Three for a girl, four for a boy,
Five for silver, six for gold,
Seven for a secret never to be told.
Nanny's version seems closer to the Scots version given in Brewer's Dictionary of Phrase & Fable:
One's sorrow, two's mirth,
Three's a wedding, four's a birth,
Five's a christening, six a dearth,
Seven's heaven, eight is hell,
And nine's the devil his ane sel'.
-- although Nanny's also varies noticeably from this, which just goes to prove what she says about there being lots of different rhymes.
- [p. 90] "'Lady Strigoiul said her daughter has taken to calling herself Wendy,' [...] 'Maladora Krvoijac does,' said Vlad."
In Romanian, 'strigoi' or 'strigoiaca' is the modern form of the ancient Roman 'stryx', a type of shape-changing, bloodsucking witch. 'Krvopijac' is either Bulgarian or Croatian for 'blood-drinker'.
- [p. 91] "'Le sang nouveau est arrive,' said Vlad."
Every year, towards the end of October, the first press of the year's Beaujolais wine is marketed as 'Beaujolais nouveau', announced with the slogan 'Le Beaujolais nouveau est arrive.' The wine is generally quite strong, both in alcohol content and flavour, and not highly regarded by connoisseurs. After a few months it becomes undrinkable, owing to the accelerated fermentation process.
- [p. 91] "'That is the double snake symbol of the Djelibeybian water cult,' he said calmly."
In Pyramids, the Djelibeybian high priest Dios had a staff with two serpents entwined around it -- possibly the same symbol. There are at least three distinct theories about why holy symbols repel vampires. The Catholic theory is that the repelling force is the faith of the holder, and the symbol merely focuses that faith -- so a symbol on its own, or in the hands of a non-believer, is useless. (This has produced some interesting interpretations of what a 'holy symbol' could be -- one film shows a yuppie repelling a vampire with his wallet.) The Orthodox theory is that faith is irrelevant -- it's God who is performing the miracle, not the wielder. The psychological theory, which Terry seems to be subscribing to here, is that the effect is entirely in the mind of the vampire.
- [p. 98] "'Although having studied the passage in question in the original Second Omnian IV text, I have advanced the rather daring theory that the word in question translates more accurately as "cockroaches".'"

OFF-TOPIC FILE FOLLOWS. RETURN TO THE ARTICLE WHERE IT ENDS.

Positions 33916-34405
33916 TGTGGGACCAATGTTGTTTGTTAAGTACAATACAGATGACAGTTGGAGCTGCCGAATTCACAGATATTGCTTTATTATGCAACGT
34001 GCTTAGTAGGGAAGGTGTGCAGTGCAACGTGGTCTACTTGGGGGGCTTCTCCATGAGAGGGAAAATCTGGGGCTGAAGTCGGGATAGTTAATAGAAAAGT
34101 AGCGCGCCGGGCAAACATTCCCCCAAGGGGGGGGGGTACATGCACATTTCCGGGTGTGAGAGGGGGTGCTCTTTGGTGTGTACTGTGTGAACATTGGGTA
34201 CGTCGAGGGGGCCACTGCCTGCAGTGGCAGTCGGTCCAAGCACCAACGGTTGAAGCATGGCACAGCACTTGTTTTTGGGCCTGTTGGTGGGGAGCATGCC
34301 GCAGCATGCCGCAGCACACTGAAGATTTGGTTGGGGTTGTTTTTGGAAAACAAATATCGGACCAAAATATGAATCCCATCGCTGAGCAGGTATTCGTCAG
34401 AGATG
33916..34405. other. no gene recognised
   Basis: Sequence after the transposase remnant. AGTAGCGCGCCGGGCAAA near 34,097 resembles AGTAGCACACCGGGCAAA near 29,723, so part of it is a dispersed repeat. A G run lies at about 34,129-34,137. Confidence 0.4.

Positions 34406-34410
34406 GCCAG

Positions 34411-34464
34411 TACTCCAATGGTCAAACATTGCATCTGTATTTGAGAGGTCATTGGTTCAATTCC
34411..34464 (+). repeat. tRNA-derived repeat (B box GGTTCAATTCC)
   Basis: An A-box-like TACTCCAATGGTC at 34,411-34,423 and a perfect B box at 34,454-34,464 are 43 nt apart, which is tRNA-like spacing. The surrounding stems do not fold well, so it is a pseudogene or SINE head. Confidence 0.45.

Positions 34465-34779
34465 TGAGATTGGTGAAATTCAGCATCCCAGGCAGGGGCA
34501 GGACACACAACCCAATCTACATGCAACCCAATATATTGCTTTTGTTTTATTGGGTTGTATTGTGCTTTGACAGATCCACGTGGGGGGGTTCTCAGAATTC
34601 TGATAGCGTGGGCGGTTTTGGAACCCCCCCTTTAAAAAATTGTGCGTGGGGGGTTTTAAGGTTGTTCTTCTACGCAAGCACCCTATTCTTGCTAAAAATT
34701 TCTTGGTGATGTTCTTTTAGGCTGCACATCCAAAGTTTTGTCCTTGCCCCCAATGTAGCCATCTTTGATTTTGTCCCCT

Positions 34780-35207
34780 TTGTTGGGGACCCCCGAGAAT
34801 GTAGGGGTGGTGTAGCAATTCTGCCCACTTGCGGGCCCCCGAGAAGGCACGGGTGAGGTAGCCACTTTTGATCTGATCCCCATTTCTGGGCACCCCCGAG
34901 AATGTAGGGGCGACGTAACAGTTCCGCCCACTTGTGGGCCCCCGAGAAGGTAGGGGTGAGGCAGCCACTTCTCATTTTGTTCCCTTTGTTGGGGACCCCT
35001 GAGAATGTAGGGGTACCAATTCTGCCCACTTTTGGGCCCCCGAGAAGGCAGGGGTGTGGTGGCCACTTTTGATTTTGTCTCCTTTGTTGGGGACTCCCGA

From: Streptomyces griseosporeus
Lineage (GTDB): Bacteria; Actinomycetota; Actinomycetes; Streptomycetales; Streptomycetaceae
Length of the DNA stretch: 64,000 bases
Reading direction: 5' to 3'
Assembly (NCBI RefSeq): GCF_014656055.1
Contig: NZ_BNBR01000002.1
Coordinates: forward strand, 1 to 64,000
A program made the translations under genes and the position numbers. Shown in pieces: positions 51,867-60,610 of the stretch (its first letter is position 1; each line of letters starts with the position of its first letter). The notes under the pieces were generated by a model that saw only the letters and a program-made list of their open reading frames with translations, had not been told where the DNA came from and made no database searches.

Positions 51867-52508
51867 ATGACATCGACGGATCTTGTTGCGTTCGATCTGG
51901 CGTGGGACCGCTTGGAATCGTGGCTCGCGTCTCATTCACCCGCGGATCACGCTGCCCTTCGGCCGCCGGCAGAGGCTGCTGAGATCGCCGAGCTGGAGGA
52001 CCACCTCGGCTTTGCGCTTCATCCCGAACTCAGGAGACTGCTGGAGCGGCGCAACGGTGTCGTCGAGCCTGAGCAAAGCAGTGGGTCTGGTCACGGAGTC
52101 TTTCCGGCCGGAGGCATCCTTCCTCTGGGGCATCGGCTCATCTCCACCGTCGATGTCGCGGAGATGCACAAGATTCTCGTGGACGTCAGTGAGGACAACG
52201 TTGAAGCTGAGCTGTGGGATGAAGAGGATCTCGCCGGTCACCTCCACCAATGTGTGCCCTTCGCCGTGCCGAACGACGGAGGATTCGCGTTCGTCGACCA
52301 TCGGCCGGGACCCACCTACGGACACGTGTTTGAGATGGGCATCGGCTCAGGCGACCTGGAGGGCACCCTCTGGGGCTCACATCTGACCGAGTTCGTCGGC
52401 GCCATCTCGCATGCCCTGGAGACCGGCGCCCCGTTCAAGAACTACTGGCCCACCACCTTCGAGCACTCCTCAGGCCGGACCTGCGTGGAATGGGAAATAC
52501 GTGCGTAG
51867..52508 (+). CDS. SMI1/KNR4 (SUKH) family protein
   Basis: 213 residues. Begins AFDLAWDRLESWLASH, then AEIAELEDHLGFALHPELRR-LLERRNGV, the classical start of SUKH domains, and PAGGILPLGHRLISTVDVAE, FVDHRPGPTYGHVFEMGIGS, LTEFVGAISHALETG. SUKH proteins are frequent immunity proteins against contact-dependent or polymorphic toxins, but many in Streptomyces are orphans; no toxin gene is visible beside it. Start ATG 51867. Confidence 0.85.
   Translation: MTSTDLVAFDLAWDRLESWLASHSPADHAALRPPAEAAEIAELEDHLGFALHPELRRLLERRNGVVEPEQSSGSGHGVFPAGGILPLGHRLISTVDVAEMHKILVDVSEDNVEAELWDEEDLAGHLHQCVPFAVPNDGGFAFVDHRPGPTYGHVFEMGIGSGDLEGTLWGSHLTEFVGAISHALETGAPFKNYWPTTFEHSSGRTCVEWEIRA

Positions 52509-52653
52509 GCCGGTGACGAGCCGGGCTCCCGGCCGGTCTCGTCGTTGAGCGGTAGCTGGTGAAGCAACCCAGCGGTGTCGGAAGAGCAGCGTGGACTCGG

Exodus 22:18: "Thou shalt not suffer a witch to live." It is often suggested that the Hebrew word used here should be translated 'poisoner', but the case for this is unconvincing and based mainly on the flawed Greek translation of the Old Testament, the Septuagint. Modern translations of the Bible still say 'witch'.
- [p. 99] "'Look, there was this donkey, and it stopped in the middle of the river, and it wouldn't go backwards or forwards, [...] Bad Ass. See?'"
This is slightly reminiscent of the Biblical story of Balaam's ass (Numbers 22:1-41).
- [p. 100] "Agnes had seen pictures of an ostrich. So... start with one of them, but make the head and neck in violent yellow, and give the head a huge ruff of red and purple feathers and two big round eyes, the pupils of which jiggled drunkenly as the head moved back and forth..."
The description may be modelled on Emu, the arm-length bird puppet used by Rod Hull. Their double act was very popular on UK TV in the 1970s.
- [p. 100] "'Take that thing out of your mouth,' said Agnes. 'You sound like Mr Punch.'"
Mr Punch is the lead character in a Punch-and-Judy show, a traditional British children's entertainment featuring theft, extreme violence, wife-beating and multiple murders, using glove puppets. The performer would use a special throat-whistle, called a swozzle, to produce the character's squeaky voice. See also the Discworld short story Theatre of Cruelty.
- [p. 103] "A huge gilded china beer stein that played 'Ich Bin Ein Rattarsedschwein' from The Student Horse [...]"